Infrared Coagulation of Hemorrhoids Instructions

Infrared coagulation, also called IRC, is a non-surgical, minimally invasive procedure used to treat hemorrhoids. Hemorrhoids are veins in your anal area that have become swollen or inflamed. Because of their location, they are prone to itching, bleeding and infection.

While many techniques exist for dealing with hemorrhoids, IRC has proven to be effective and fast. Dr. Khodadadian completed special training in IRC and has treated many patients successfully with this procedure.

An outpatient procedure, IRC uses infrared light, a laser or an electrical current with equal effect. You won’t feel much discomfort at all, and the process causes no side effects.

Infrared Coagulation Preparations

You do not need any special preparation procedures unless you want to be sedated during the procedure. In that case, you must fast (no food or water) for eight hours before your appointment. You’ll also need someone responsible to drive you home and stay with you for a few hours once you’re released.

Infrared Coagulation Procedure

During the infrared coagulation procedure, our doctors use a small probe to make contact with the skin above a hemorrhoid, exposing the tissue to a quick pulse of infrared light. The heat from the infrared light burns the hemorrhoid. The resulting scar tissue cuts off the blood supply to the hemorrhoid, which causes it to shrink and die.

You may feel heat and some mild pain, but the discomfort is minimal. You always can ask to be sedated during the procedure. Each treatment takes approximately 10 minutes.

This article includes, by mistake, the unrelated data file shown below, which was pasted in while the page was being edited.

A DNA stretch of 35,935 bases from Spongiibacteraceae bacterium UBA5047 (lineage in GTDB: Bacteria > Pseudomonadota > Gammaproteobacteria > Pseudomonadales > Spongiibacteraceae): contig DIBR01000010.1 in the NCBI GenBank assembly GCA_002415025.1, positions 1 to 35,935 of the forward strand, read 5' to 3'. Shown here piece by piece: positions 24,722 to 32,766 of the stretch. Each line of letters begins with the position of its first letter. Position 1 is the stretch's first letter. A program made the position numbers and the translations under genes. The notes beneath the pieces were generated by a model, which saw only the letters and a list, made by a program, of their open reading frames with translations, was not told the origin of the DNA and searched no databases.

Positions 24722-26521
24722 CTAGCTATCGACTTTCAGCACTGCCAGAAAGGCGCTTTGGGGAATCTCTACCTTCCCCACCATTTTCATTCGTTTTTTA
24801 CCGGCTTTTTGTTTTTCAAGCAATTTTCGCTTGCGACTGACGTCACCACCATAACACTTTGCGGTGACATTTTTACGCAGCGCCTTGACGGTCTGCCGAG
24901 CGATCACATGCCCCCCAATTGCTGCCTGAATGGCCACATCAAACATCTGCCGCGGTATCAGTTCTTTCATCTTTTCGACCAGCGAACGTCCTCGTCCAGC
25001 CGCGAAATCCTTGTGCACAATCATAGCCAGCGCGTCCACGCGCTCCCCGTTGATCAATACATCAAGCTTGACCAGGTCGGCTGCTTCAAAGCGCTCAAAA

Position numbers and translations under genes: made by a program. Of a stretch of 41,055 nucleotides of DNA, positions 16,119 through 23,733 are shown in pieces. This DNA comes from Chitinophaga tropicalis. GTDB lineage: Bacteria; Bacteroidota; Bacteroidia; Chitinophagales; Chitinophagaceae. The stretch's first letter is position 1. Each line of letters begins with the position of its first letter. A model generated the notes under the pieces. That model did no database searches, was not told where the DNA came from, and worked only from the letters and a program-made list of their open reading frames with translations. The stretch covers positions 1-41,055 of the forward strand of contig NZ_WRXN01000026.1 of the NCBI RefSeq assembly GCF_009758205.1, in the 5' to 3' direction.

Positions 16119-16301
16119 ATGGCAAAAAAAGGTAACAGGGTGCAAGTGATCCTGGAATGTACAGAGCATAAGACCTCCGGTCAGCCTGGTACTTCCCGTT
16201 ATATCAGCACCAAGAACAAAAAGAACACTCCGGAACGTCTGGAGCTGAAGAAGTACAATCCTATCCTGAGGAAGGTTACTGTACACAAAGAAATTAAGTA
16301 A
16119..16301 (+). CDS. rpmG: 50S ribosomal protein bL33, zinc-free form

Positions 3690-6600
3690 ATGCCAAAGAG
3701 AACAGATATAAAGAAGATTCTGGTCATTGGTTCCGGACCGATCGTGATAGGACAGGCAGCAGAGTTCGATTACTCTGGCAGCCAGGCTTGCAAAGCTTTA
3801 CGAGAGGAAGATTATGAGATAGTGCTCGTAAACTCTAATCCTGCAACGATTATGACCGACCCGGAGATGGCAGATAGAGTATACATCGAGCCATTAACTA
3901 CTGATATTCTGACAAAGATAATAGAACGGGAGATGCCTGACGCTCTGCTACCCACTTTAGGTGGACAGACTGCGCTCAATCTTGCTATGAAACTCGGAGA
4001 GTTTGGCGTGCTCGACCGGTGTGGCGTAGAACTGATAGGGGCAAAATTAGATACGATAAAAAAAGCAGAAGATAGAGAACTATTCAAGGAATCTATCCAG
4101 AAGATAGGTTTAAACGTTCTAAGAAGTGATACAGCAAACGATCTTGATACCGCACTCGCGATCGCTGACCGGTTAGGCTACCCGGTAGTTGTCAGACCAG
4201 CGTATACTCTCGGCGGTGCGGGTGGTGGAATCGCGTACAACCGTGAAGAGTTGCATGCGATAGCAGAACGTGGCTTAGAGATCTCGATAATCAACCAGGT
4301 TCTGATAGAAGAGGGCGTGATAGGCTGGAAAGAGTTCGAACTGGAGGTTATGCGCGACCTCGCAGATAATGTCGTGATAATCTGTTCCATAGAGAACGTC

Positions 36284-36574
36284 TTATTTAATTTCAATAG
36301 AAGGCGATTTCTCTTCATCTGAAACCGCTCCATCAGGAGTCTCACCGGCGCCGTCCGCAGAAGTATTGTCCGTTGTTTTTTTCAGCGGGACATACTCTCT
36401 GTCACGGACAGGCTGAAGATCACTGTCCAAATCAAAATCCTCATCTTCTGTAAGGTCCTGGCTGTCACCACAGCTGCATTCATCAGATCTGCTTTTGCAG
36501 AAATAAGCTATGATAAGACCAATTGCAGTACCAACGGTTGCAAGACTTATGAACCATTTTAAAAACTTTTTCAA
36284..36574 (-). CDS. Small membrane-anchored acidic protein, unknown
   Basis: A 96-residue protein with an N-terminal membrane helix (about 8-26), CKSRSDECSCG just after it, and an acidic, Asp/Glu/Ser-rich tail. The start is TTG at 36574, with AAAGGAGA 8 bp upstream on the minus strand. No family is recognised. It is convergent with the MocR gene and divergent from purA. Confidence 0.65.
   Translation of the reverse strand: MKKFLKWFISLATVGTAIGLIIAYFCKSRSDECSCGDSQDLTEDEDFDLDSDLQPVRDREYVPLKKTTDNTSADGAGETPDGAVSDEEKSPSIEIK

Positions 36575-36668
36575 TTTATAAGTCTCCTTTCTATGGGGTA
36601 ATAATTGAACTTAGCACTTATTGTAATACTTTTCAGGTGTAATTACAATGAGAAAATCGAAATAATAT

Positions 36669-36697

Recovering from Infrared Coagulation

After the procedure, you may feel the urge to have a bowel movement. You also may feel that your lower abdomen is full. These conditions are temporary. You may experience some slight rectal bleeding, but it should stop of its own accord.

If you were sedated, you must stay under surveillance until the sedative wears off. Before you can be released, you must have someone available to drive you home and stay with you for several hours.

Don’t take aspirin or non-steroidal anti-inflammatory drugs (NSAIDs) for a few days, but you might find a stool softener will help you ease your bowel movement while you heal. To keep hemorrhoids from returning, consider some lifestyle changes. A sensible diet, moderate exercise and proper bowel habits will help you remain hemorrhoid free.

This information is only intended to provide guidance, not definitive medical advice. Please consult a doctor about your specific condition. Only trained, experienced physicians like our doctors can determine an accurate diagnosis and proper treatment.
Manhattan Gastroenterology Locations:
Gastroenterology Upper East Side
983 Park Ave Ste 1D
New York, NY 10028
(212) 427-8761
Gastroenterology Midtown
51 East 25th St Ste 407
New York, NY 10010
(212) 533-2400
Gastroenterology Union Square
55 W 17th St Ste 102
New York, NY 10011
(212) 378-9983